Overview: E-discovery is a system for attorneys to exchange information among themselves and with participating state and federal courts electronically. Given the development of technology and its ability to make the litigation process more efficient, e-discovery is increasingly prevalent in federal litigation, to the point that the Federal Rules of Civil Procedure have been updated twice, once in 2006 and again in 2010 to reflect e-discovery protocols.
For HR professionals, e-discovery can be useful in helping in-house or external counsel to identify relevant documents or records to assign "litigation hold" status in preparation for litigation. Further, the e-discovery platform can make the HR professional's job easier as a liaison to an employment attorney, enabling him or her to obtain, handle and review e-discovery documents in real time, interactively. This means that HR professionals should be familiar with federal rules pertaining to e-discovery and accompanying state laws and guidelines for handling, processing and submitting data as e-discovery evidence.
Commensurate with e-discovery privileges are also its responsibilities. The prevalence of e-discovery and the relevant ease of storing data electronically render judges, juries, arbitrators and mediators much less sympathetic if employers misplace data or crucial documentation. This leads to spoliation charges (misplaced evidence is treated as "destroyed") which may result in fines, civil penalties or outright negative verdicts in state and federal court.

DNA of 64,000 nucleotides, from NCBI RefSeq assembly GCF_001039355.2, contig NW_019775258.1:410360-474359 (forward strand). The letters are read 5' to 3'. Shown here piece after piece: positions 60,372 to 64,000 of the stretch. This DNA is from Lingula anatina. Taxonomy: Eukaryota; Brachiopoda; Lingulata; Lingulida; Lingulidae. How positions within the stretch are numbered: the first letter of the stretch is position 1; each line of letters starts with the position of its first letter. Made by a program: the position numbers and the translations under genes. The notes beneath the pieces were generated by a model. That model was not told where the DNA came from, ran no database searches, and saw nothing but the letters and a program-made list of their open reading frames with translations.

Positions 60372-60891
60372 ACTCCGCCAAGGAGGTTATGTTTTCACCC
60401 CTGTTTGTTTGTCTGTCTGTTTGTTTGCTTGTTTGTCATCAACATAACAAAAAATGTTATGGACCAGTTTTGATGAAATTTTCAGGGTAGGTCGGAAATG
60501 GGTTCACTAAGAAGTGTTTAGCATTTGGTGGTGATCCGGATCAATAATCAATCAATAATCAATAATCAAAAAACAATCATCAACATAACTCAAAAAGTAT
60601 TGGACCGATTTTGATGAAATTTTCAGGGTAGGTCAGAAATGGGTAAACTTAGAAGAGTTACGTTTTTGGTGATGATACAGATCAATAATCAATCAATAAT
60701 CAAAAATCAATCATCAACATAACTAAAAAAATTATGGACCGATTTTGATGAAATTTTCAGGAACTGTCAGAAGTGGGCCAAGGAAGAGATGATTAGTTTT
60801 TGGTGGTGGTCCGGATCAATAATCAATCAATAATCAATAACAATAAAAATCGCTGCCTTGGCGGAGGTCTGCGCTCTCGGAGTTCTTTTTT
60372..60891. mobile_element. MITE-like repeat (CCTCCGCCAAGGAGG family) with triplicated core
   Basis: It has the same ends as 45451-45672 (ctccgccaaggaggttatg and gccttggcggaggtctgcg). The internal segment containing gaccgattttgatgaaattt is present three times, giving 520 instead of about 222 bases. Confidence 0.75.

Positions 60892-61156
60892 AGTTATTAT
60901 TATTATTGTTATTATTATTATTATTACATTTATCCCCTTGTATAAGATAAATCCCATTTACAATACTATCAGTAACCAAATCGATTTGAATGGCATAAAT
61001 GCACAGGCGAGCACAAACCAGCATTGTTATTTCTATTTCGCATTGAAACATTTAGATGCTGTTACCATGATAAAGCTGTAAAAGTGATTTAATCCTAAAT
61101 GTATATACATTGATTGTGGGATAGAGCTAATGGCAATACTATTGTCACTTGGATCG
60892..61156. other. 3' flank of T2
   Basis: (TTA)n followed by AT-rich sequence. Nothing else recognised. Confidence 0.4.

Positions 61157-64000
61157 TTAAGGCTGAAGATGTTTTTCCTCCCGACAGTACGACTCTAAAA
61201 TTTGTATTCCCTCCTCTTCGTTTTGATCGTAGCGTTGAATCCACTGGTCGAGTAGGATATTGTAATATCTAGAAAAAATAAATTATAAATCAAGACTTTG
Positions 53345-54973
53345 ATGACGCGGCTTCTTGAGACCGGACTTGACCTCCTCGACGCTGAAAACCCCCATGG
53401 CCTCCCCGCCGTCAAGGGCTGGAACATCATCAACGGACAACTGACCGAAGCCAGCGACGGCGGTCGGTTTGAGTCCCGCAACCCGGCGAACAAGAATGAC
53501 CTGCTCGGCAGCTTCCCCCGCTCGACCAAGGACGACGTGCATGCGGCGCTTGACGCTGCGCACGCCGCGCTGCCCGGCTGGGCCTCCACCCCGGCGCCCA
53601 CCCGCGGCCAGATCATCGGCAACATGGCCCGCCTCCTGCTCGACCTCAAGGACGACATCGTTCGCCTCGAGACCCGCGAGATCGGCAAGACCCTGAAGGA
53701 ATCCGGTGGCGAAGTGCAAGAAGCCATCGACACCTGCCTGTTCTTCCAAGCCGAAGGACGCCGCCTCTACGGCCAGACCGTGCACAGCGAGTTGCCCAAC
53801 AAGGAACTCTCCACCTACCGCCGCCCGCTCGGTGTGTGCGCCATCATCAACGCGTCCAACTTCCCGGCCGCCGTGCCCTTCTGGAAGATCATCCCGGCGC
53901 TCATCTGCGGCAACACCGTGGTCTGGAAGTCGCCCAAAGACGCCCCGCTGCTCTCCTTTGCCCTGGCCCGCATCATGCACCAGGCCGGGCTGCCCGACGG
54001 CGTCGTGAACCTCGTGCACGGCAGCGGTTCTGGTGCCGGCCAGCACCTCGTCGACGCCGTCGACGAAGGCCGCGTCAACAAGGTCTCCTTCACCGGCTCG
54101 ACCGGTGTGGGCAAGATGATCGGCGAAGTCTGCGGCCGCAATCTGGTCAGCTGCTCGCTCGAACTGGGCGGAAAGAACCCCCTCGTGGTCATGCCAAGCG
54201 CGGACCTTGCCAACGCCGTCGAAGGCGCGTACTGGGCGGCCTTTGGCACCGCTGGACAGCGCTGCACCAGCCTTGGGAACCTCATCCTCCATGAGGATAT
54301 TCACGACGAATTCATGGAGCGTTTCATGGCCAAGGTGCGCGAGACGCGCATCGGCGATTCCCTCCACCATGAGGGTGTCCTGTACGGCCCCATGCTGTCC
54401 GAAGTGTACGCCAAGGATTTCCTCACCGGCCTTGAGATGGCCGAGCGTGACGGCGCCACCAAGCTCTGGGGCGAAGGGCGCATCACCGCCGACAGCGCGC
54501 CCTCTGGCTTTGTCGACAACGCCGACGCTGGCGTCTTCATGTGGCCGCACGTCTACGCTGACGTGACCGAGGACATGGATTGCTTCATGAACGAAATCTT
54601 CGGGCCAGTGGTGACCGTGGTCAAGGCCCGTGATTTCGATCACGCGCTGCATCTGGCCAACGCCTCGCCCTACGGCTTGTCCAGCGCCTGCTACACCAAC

Trends: As e-discovery becomes more common as a tool to make litigation more efficient, the HR professional's role in receiving, processing and responding to e-discovery demands becomes more important. The trend is for e-discovery to become more encompassing, moving toward the ultimate goal of making all electronically stored information (ESI) discoverable. The updated federal rule, Federal Rule of Civil Procedure 26(a), pertains to all ESI including email, voicemail, text messages and databases maintained by the employer. Many states are following suit, developing their own e-discovery rules.
Thus, employers would benefit from well thought-out e-discovery protocols to gather, store, preserve and analyze all electronic information in the event that it will become a relevant piece of information necessary to defend a lawsuit.
Author: Michael Jacobson, JD, Legal Editor
Guidance for HR on e-discovery, the sources of e-discovery rules and guidelines, and its impact on the HR professional's responsibilities as a liaison to employment attorneys.